The newest Bible as Conan movie candidate is “Exodus: Gods and Kings”. It’s a Cecil B. De Mille-ian event with a cast of at least digital thousands. I haven’t seen the movie yet, but I have watched the Discovery Channel show that is trying to ride its coattails. I’ll review that after I’ve reviewed the book of exodus.
My friend John has a couple excellent posts on just how the exodus story has lost any credibility (here, here, and probably more that he’ll remind me of). I’m going to amuse myself with the bible story and what it really says, as opposed to how it is whitewashed to make everyone feel good.
Let’s look at the story of Exodus (you can find it here in just about any version you’d like). It’s not that long, at least the story itself. A lot of the book is taken up by those “commandments”. Like many events in the bible, there is no way to know when this supposedly happened. There are guesses, but again like many bible events, they never quite match up with reality. This part will cover chapters 1 through 6.
After a bit of exposition, where the baseless story of enslaved Israelites gets its start (sans pyramids), we start with the pharaoh telling the Israelite midwives, a whole *two* of them to service supposedly thousands, to kill the boy babies. They don’t and lie to the classically gullible bad guy. For some reason, Pharaoh doesn’t just have the kids killed right then.
Pharaoh tries again. He tells everyone to drown the boy babies which also doesn’t seem to work. Then we get to the story of Moses, with basket, the princess and the conveniently nearby mom, which again, no one suspects. The princess does know that it’s an Israelite baby, I’d guess by the circumcision. Teen Moses must have been the object of comment by at least his fellows.
Fast forward some indeterminate time (this happens a lot with bible characters) and Moses is now killing someone beating a Hebrew and hiding the body. An excuse given for this is that it is pre-commandments so it’s okay. He then is found out and Pharaoh tries to kill him. Moses leaves and ends up in Midian (yes, those people who this god commands to be annihilated except the young virgins whom are taken as slaves and temple profit). Moses marries a Midianite woman (peachy keen here, very very bad in books to come) the daughter of the priest of Midian and has sons.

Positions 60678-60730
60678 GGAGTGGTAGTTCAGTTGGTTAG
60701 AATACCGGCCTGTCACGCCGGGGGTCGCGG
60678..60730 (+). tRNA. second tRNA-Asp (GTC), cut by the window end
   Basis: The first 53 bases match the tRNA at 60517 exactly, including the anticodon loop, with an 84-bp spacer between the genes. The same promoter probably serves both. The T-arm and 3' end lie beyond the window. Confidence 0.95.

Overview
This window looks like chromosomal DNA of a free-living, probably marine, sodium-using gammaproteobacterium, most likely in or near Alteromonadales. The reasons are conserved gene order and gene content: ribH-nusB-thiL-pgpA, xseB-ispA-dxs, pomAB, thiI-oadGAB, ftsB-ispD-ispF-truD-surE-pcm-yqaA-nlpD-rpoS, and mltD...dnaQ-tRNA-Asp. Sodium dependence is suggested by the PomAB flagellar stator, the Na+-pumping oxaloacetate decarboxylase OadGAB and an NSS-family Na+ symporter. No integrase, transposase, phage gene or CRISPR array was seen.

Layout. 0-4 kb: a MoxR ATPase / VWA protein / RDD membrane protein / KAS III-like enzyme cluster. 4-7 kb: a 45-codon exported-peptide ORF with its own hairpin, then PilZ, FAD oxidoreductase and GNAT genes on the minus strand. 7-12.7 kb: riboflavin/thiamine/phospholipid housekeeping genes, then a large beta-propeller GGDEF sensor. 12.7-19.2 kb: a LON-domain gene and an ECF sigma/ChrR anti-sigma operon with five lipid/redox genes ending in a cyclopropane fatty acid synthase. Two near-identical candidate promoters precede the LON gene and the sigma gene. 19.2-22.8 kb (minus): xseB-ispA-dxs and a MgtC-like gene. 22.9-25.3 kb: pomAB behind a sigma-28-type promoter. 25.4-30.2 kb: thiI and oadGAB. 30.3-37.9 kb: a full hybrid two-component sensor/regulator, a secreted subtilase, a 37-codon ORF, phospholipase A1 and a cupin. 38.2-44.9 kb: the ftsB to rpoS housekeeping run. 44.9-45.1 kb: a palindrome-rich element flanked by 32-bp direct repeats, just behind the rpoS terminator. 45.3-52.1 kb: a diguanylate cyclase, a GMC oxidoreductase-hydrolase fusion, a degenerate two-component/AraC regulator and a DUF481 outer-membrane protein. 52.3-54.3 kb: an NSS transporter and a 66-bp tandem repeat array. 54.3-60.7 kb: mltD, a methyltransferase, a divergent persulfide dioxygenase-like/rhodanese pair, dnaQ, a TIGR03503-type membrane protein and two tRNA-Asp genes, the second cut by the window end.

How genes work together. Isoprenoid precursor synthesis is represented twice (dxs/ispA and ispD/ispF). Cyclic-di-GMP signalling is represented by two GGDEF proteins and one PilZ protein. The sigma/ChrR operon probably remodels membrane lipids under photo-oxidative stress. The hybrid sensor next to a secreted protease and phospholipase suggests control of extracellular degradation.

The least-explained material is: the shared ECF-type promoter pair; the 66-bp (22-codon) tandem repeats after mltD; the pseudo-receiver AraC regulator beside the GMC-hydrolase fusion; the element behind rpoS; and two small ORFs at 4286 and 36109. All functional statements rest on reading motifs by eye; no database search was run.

Meanwhile, this god finally remembers the Israelites and its covenant with them after they make enough noise about how much they don’t like being slaves. Yep, this god has to be prompted.
Moses finally gets to Horeb, the mountain of this god (not to be confused with Sinai, the other mountain of this god) and we get the scene with the burning bush. An angel and Yahweh are in the bush and Y talks to Moses. Y has him take off his shoes, and says now that he’s realized that the Israelites are complaining, Moses will lead them out of Egypt. And return to this mountain to worship this god. Y says that the elders will listen to Moses and that they will all go to the pharaoh and ask that they can take three days off and do some sacrifices. Y says that he knows that Pharaoh won’t let them so this god will perform wonders so that the pharaoh will let them go. Which at this point makes it sound like the only “letting go” Pharaoh will be doing is allowing a short vacation for sacrificing, not “let my people go” Charlton Heston style. There’s no concern for slavery at all. Y also says he’ll mind control the Egyptians so they will give the Israelites anything they ask for. “And thus you will plunder the Egyptians.”
In Chapter 4, Moses isn’t really buying it. This god does have some problems in getting good help, after the mess with Noah and all. Y does some magic tricks to get him to believe. Moses still isn’t really keen on the idea, and Y finally gives up and suggests Moses’ brother Aaron, whom Moses evidently has never met. Rather than just have Aaron do things, Y comes up with this plan that he’ll tell Moses and then Moses will tell Aaron what Y has said. Oh and Moses has to take the same stick along to do the magic tricks with.